NBN Co has been given a formal warning over discriminating between retail service providers by providing information to Macquarie Telecom, but not other carriers.
The Australian Competition and Consumer Commission (ACCC) found that from as early as January 2018, the network operator offered “materially different” commercial terms to different RSPs when upgrading its infrastructure to support business-grade services
But MacTel was also given indicative pricing information for its new enterprise Ethernet service months before the information was given out to other RSPs, as the ACCC explains in its formal warning to NBN Co (pdf).
Macquarie Telecom is blameless in this incident.
But NBN Co is not, because it is prohibited from discriminating between RSPs when supplying wholesale services. Indeed, the intention behind creating NBN Co was to set a level playing field for RSPs.
NBN Co has admitted it didn’t have the appropriate processes in place to ensure it complied with its mandate for transparency and non-discriminatory practices.
“The ACCC has concluded that NBN Co failed to comply with its non-discrimination obligations on a number of fronts,” said ACCC chair Rod Sims.
“These legal obligations were enacted to ensure that NBN Co does not distort competition in the market for retail NBN services, such as by favouring larger RSPs.”
NBN Co has since committed to a court-enforceable undertaking to take measures not to repeat its conduct, and has agreed to offer consistent contract terms to RSP, give customers the same information concurrently, and will put in extensive compliance arrangements.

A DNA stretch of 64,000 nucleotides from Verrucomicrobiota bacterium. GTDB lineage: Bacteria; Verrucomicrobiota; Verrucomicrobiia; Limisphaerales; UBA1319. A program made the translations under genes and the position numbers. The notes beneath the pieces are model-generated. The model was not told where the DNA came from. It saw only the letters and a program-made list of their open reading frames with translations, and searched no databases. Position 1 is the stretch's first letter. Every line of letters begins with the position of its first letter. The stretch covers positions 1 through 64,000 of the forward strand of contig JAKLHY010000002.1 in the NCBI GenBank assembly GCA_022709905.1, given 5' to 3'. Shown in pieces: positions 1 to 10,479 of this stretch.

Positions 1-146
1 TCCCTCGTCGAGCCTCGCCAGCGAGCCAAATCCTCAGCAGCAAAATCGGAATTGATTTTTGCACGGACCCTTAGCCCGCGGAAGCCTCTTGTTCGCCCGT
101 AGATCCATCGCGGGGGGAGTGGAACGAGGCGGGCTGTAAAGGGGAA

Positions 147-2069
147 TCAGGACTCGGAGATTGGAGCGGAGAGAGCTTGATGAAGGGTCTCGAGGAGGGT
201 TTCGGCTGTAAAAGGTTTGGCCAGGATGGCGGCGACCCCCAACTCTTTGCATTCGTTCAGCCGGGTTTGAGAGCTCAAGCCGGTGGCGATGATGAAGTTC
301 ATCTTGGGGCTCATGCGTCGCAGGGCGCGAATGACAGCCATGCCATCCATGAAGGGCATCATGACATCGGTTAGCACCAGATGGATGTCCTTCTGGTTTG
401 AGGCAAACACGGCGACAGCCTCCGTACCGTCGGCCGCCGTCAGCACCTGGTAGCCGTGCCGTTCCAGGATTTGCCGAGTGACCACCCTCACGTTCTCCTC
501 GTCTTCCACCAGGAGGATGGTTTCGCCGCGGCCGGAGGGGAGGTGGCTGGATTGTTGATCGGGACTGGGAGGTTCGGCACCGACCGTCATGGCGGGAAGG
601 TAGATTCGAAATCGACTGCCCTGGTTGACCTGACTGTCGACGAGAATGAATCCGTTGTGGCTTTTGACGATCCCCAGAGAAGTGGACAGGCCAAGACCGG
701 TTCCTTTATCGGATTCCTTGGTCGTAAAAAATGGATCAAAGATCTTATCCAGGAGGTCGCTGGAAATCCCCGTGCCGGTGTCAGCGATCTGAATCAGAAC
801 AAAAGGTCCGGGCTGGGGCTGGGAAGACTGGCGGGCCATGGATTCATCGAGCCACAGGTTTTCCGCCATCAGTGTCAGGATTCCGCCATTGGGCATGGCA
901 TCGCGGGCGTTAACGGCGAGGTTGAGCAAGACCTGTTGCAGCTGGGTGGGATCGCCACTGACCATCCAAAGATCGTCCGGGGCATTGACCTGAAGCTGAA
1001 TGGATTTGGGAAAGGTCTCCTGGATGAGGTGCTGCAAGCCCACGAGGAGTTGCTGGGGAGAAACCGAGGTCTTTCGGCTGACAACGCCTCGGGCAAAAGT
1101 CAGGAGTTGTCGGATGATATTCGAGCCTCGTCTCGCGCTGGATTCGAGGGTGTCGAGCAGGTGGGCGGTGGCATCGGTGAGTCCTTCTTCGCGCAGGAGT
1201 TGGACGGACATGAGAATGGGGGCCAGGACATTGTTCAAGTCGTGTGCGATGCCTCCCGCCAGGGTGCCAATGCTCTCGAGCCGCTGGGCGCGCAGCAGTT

NBN Co released a statement welcomed the ruling, saying it would give certainty to NBN Co and the market about how its network is built.
“Providing competitive offerings to help meet the needs of business has always been part of NBN Co’s intent. The outcomes that we have agreed with the ACCC provide a transparent platform which confirms NBN Co’s crucial role in the business segment. In fact, we’re now even better placed to deliver value for the industry and for business customers,” a company spokesperson said.
“For a maturing business, this has been a very valuable process, to work constructively with the regulator to firm up processes that not only help ensure compliance but provide simplicity, flexibility and better access to commercial arrangements for the benefit of industry and the business market.”
NBN Co has already come under fire from the ACCC this month, which suggested on 1 October that the company face steeper penalties for late or delayed connections, or for slow fault fixes.